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      The dark side of ERP implementations: narratives of domination, confusion and disruptive ambiguity

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            This paper explores end-user perceptions of poorly implemented enterprise resource planning systems (ERP) from the perspective of a primary frontline user. This exploration analyses three case studies – from Australia, the United Kingdom and Denmark. Through these cases, we find three areas of concern: the reaction of implemented systems to existing work processes; the suspicion among workers that management has a hidden agenda in implementing an ERP system; and the perception that the implemented system is poorly aligned and leads to process duplication. The objective of this research is to see how ERP implementations have consequences that go beyond current research which, in the main, frames ERPs in a positive light and does not critically evaluate them. Our research demonstrates that, while major work groups in an organisation may appear to accommodate the ERP implementation, many individuals are very concerned about how the ERP disrupts their work. Our research demonstrates that there may be ‘dark’ consequences arising from an ERP implementation. These are likely to include unauthorised software development to fit previous work processes, confusion and little understanding of the new business processes. The result is an overall lack of trust in the efficacy of the system.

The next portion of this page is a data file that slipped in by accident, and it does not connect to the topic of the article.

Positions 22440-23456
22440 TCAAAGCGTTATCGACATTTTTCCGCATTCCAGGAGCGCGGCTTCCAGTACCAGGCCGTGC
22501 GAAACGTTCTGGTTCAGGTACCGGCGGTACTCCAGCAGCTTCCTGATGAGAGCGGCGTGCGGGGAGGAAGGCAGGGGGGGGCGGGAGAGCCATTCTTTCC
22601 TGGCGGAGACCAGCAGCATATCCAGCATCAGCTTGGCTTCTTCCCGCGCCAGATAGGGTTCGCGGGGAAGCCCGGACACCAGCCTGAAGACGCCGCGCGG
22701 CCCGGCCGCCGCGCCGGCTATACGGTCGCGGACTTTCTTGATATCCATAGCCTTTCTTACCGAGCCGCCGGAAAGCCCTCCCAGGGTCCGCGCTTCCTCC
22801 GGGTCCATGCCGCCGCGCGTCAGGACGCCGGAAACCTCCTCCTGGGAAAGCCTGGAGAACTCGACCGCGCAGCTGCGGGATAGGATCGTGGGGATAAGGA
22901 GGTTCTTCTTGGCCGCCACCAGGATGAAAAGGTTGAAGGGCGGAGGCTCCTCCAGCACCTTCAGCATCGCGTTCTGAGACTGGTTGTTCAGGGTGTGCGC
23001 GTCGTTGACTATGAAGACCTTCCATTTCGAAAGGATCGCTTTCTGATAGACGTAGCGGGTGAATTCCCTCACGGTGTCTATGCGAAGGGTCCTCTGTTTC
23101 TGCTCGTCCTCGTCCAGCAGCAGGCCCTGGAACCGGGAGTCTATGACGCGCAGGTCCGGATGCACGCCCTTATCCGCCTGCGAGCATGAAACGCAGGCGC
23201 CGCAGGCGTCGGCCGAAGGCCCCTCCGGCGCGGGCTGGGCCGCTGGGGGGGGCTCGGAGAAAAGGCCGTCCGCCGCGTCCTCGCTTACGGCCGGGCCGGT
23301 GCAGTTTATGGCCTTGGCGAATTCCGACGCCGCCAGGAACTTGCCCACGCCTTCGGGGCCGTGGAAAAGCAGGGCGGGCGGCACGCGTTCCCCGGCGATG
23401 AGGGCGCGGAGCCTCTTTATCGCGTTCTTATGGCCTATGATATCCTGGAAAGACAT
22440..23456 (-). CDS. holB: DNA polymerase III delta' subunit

Author and article information

            Pluto Journals
            1 September 2014
            : 32
            : 3 ( doiID: 10.1080/prometheus.32.issue-3 )
            : 281-295
            [a ]Faculty of Arts and Business, University of the Sunshine Coast, Queensland, Australia
            [b ]Department of International Business and Asian Studies, Griffith University, Nathan, Queensland, Australia
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            Computer science,Arts,Social & Behavioral Sciences,Law,History,Economics


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